DOWNING Street has said the contents of some free school meal food parcels sent to families in England are “completely unacceptable” and pledged that the Government would urgently look into the issue.

The UK Government is facing calls to urgently roll out its national free school meal voucher scheme after images online showed poor quality and low-value packages sent to families during the lockdown.

The Prime Minister’s official spokesman told a briefing: “We’re aware of those images circulating on social media, and it is clear that the contents of those food parcels are completely unacceptable.

“The Department for Education is looking into this urgently and the minister for children, Vicky Ford, is speaking to the company responsible and they will be making it clear that boxes like this should not be given to families.”

READ MORE: Free school meals: Outrage over 'woefully inadequate' parcels in England

MPs, paediatrics and sector leaders have called for a review of food packages being sent out to families after one mother posted an image of a £30 parcel estimated to contain just over £5 worth of food.

Department for Education (DfE) guidance says schools should work with their school catering team or food provider to provide food parcels to eligible free school meal children at home during the lockdown.

The guidance, updated on Friday, adds that schools can also provide meals by providing vouchers for a local shop or supermarket, or by using the DfE’s national voucher scheme, “which will reopen shortly”.

Meanwhile, the Children’s Commissioner for England, Anne Longfield, said she is concerned that preference appears to be being given to parcels “rather than vouchers which would let families make choices about their food”.

Longfield added that her department was following up concerns with the DfE about “the standard, adequacy and nutritional value of food boxes”.

Doctors at the Royal College of Paediatrics and Child Health (RCPCH) have written to Education Secretary Gavin Williamson calling for a review of food packages delivered to pupils eligible for free school meals.

Last night Twitter user Roadside Mum, sharing an image of the food parcel she received, said: “2 days jacket potato with beans, 8 single cheese sandwiches, 2 days carrots, 3 days apples, 2 days soreen, 3 days frubes.

The National:

“Spare pasta & tomato. Will need mayo for pasta salad.

“Issued instead of £30 vouchers. I could do more with £30 to be honest.”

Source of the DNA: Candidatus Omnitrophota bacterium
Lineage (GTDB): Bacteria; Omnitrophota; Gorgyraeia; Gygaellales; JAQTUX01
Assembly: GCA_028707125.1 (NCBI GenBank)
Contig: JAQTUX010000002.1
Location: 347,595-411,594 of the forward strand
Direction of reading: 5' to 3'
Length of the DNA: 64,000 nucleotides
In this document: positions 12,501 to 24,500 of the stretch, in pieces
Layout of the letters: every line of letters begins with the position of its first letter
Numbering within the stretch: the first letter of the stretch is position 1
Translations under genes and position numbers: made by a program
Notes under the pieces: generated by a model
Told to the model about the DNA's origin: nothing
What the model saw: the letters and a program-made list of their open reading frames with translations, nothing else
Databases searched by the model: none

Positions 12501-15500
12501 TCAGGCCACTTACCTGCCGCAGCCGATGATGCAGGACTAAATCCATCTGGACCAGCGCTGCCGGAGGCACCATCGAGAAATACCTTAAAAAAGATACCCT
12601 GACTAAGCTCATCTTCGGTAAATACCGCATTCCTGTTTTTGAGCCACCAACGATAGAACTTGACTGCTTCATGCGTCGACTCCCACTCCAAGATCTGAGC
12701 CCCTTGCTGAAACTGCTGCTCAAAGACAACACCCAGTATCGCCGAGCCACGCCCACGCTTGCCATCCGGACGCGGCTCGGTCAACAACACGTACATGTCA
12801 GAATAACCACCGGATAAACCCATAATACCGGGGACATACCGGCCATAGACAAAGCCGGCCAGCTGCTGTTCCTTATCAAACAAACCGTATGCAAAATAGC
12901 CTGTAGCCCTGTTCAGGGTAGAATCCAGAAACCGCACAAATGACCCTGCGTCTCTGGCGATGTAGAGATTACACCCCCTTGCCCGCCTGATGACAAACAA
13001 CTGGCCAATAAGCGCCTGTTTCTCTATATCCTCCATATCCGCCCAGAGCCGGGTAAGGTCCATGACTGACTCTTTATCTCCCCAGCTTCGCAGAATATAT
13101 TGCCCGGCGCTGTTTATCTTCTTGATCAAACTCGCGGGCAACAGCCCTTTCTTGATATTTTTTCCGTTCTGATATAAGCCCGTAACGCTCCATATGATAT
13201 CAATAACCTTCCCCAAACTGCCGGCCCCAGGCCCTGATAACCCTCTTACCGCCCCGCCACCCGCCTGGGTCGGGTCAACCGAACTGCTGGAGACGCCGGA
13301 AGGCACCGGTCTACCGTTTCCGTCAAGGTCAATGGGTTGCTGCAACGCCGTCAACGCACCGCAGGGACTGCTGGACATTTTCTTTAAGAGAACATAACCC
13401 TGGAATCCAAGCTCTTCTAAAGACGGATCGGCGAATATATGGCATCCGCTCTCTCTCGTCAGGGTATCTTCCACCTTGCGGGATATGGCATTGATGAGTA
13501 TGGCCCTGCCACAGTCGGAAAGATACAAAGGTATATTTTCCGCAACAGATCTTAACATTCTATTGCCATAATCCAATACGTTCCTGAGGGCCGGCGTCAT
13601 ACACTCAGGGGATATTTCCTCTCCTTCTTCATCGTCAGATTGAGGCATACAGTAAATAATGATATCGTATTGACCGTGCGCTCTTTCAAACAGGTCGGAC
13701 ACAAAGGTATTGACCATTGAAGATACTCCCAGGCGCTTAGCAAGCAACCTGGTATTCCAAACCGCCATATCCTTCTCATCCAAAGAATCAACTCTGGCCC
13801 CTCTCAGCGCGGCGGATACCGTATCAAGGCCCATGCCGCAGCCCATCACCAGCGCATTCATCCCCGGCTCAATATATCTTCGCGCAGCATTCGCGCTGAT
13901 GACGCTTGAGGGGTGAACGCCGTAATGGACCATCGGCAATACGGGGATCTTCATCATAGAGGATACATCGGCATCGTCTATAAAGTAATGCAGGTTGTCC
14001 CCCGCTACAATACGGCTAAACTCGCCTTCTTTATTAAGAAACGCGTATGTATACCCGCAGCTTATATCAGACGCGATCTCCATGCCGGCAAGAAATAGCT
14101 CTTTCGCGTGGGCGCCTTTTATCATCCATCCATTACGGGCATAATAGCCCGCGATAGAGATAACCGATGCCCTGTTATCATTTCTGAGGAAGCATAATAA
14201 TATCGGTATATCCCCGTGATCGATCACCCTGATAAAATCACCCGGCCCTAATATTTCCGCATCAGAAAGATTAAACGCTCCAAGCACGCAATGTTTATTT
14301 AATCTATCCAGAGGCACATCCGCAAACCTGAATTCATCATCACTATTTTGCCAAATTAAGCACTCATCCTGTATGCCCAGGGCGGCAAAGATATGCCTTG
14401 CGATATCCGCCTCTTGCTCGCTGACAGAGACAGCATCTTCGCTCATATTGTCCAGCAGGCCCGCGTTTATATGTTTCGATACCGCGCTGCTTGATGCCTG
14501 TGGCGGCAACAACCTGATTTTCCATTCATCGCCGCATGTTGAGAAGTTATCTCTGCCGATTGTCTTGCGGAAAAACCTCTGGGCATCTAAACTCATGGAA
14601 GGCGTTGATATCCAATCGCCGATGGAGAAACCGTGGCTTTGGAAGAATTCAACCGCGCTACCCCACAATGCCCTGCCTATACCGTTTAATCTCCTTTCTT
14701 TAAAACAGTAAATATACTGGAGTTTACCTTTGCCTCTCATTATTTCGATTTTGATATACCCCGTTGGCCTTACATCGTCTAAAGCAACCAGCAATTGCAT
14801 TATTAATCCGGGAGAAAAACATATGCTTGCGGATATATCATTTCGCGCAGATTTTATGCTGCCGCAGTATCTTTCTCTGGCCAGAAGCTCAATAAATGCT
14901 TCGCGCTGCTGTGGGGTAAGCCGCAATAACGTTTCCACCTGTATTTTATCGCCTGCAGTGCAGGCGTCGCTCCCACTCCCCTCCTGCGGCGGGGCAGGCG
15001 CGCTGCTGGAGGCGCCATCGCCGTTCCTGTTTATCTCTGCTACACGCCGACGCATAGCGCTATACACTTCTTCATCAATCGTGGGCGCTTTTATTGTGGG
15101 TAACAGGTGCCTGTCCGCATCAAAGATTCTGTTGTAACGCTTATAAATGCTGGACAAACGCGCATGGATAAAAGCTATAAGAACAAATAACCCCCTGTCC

Chartwells, the education food service company which she said provided the parcel, has said it is “keen to investigate” the food parcel with the relevant school to address any potential operational issues.

Footballer and campaigner Marcus Rashford tweeted another picture and wrote: “3 days of food for 1 family… Just not good enough. Then imagine we expect the children to engage in learning from home.

“Not to mention the parents who, at times, have to teach them who probably haven’t eaten at all so their children can… We MUST do better.”

Rashford, who said he had reached out to Chartwells, tweeted that the company had clarified that they were not the exclusive supplier of free school meals across the UK.

He said he looked forward to hearing the outcome of a meeting between the DfE and Chartwells, adding: “Something is going wrong and we need to fix it, quickly!”

Dr Max Davie, officer for health improvement at the RCPCH, said: “In the last 24 hours, we’ve seen multiple examples of food parcels provided to families through the free school meals programme.

“As a paediatrician, I can say the contents are not nutritionally sufficient for children and young people. Children who rely on free school meals have worse health outcomes than their peers and deserve proper help. The examples shared are an insult to the dignity of people who rely on this support.”

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He added: “We call on Government to urgently review its supplier list and to provide the resource needed for local authorities to offer flexibility for families in how they want to receive this vital support.

“Some local authorities give vouchers or cash payments. Not every family is the same, but every family deserves to be treated with respect.”

A spokesperson for Chartwells said: “We take our responsibility to provide children with access to nutritious food very seriously.

“We have worked hard to produce food hampers at incredibly short notice during these challenging times.

“Our hampers follow the DfE specifications and contain a variety of ingredients to support families in providing meals throughout the week. In the majority of instances, we have received positive feedback.”

On the food parcel shared by Twitter user Roadside Mum, the spokesperson acknowledged the image “falls short of our hamper specification and we are keen to investigate with the relevant school so we can address any operational issues that may have arisen”.

Local authorities and schools decide which free school meals provider to use and contracts are not awarded centrally from the Government, the DfE said.